Inventory, 20 lbs : 0.50
This item was last sold on : 12/19/14
Sunchokes can be available year-round, but may be in short supply during summer. Sunchokes offer a sweeter flavor in fall and winter.
Once strictly a specialty food, this vegetable is now becoming more widely available in markets everywhere.
Actually a tuber, the sunchoke looks like a small, bumpy potato or ginger root. The knobby, thin-skinned exterior is usually tannish-gold to cream colored but some varieties are reddish or purplish. Sweet and quite delicate, the crisp, white flesh has almost a sweetly fresh nutty taste with subtle hints of artichoke heart and salsify. Ivory and crunchy, the chewy texture is quite similar to jicama or a water chestnut.
Containing more than three times the iron as an equal serving of broccoli, sunchokes offer a generous amount of the carbohydrate inulin, plus vitamin B and vitamin C. Because of their generous amount of inulin, this vegetable is tolerated well by diabetics. Four ounces contains about 60 calories.
Sunchokes are often cooked in combination with other root vegetables. Diced sunchokes and add to diced potatoes and onions, cook in broth and puree into soup. Sliced thinly and sautee with onions and garlic until browned. Cover sliced sunchokes with vinegar, salt and mustard seeds, then let sit up to a week to pickle. Saute diced sunchokes in butter until brown, add cream, then puree and toss with cooked spinach for "creamed spinach". Depending on freshness when purchased, raw sunchokes can be stored one to three weeks. Refrigerate cooked sunchokes; use within two days.
An overnight success, sunchokes became part of the French larder at the beginning of the seventeenth century. The sunchoke is a main ingredient in Algerian recipes for couscous.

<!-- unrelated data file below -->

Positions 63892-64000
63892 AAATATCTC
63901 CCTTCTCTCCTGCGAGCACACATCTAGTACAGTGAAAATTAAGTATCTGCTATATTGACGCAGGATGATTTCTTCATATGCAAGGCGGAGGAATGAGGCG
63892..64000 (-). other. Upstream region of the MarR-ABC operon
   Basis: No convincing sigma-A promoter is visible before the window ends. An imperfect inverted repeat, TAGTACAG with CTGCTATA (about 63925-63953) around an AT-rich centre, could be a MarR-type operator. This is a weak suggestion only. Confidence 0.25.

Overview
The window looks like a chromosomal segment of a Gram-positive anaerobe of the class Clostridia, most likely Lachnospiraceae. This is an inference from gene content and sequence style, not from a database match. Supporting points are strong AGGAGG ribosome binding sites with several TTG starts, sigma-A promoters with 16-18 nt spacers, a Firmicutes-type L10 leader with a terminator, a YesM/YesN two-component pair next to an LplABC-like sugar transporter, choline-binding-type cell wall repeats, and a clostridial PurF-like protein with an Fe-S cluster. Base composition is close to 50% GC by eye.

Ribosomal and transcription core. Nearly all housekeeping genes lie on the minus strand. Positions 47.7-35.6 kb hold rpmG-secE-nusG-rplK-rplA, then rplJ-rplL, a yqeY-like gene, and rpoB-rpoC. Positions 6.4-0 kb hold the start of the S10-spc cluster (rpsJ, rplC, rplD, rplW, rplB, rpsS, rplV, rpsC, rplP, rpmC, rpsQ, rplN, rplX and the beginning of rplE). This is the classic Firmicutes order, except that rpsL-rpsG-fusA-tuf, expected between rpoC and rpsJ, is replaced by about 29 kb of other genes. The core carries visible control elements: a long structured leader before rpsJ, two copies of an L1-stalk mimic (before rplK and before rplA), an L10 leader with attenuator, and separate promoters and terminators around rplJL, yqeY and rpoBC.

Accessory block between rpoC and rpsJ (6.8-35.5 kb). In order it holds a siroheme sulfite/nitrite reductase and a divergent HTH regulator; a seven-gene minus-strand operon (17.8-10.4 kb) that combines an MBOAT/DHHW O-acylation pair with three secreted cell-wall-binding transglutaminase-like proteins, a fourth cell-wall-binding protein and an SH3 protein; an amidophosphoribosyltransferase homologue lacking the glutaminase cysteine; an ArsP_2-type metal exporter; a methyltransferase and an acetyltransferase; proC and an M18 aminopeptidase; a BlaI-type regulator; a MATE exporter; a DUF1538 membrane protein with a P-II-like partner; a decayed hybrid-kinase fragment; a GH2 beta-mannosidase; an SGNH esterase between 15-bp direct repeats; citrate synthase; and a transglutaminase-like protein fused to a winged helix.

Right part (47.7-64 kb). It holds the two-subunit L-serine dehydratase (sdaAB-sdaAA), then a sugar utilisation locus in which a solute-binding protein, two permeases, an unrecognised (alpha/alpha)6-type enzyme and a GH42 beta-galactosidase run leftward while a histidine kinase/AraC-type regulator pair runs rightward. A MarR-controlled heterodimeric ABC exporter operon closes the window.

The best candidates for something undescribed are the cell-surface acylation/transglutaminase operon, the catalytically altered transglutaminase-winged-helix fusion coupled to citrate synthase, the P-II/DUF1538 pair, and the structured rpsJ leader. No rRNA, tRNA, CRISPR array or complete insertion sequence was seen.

Known as the Jerusalem artichoke since the seventeenth century, fairly recently it has finally been more appropriately referred to as the "sunchoke". A member of the sunflower genus, Helianthus tuberosus, the original Native American name of "sun root" is said to be the most appropriate.
Restaurants currently purchasing this product as an ingredient for their menu.
|Great Maple||San Diego CA||619-255-2282|
|Solare Ristorante Lounge||San Diego CA||619-270-9670|
|Fish Public||San Diego CA||619-281-4014|
|Urban Solace||San Diego CA||619-295-6464|
|Chef Luis||Chula Vista CA||619-395-6532|
|Nutmeg Café & Bakery||San Diego CA||858-722-8901|
|Lauberge Del Mar||Del Mar CA||858-259-1515|
|Leroy's Kitchen & Lounge||Coronado CA||619-522-6890|
|Currant||San Diego CA||619-702-6309|
|The Curious Fork||Solana Beach CA||650-468-6195|
|Brooklyn Girl||San Diego CA||619-296-4600|
|Kettner Exchange||San Diego CA||312-415-5455|
|Bleu Boheme||San Diego CA||619-255-4167|
|Lodge at Torrey Pines Main||San Diego CA||858-453-4420|
|Prepkitchen Little Italy||San Diego CA||619-247-0394|
|The Bellows||San Marcos CA||619-395-6325|
|The Cork and Craft||San Diego CA||858-618-2463|
|Solterra Winery +Kitchen||Encinitas CA||760-230-2970|
|Table 926||San Diego CA||858-539-0926|
|ARHE Cuisine Corporation||San Diego CA||619-564-8970|
|Wine Vault & Bistro||San Diego CA||619-295-3939|
|The Country Club Of Rancho Bernardo||San Diego CA||858-451-9100|
|Lodge at Torrey Pines Grill||San Diego CA||858-453-4420|
|Friends of Specialty Produce||San Diego CA||619-295-3173|
|Yoann Taboyan, Personal Chef||San Diego CA||347-277-1958|
|Georges at the Cove||San Diego CA||858-454-4244|
|Waypoint Public||San Diego CA||619-255-8778|
|Cal A Vie||Vista CA||760-945-2055|
|Prepkitchen Del Mar||Del Mar CA||858-792-7737|
|Paradise Point Resort Tidal||San Diego CA||858-490-6363|
|Mille Fleurs||Rancho Santa Fe CA||858-756-3085|
|Burlap||San Diego CA||858 369 5700|
|Double Standard Kitchenetta||San Diego CA||619-269-9676|
Recipes that include Sunchokes. One is easiest, three is harder.
|Herbivoracious||Fresh Spinach Fettuccine With Goat Cheese, Jerusalem Artichokes, Morels And Leeks|
|Apple Pie, Patis, & Pate||Jerusalem Artichoke Soup with Morel Mushrooms|
People have spotted Sunchokes using the Specialty Produce app for iPhone and Android.
Produce Spotting allows you to share your produce discoveries with your neighbors and the world! Is your market carrying green dragon apples? Is a chef doing things with shaved fennel that are out of this world? Pinpoint your location annonymously through the Specialty Produce App and let others know about unique flavors that are around them.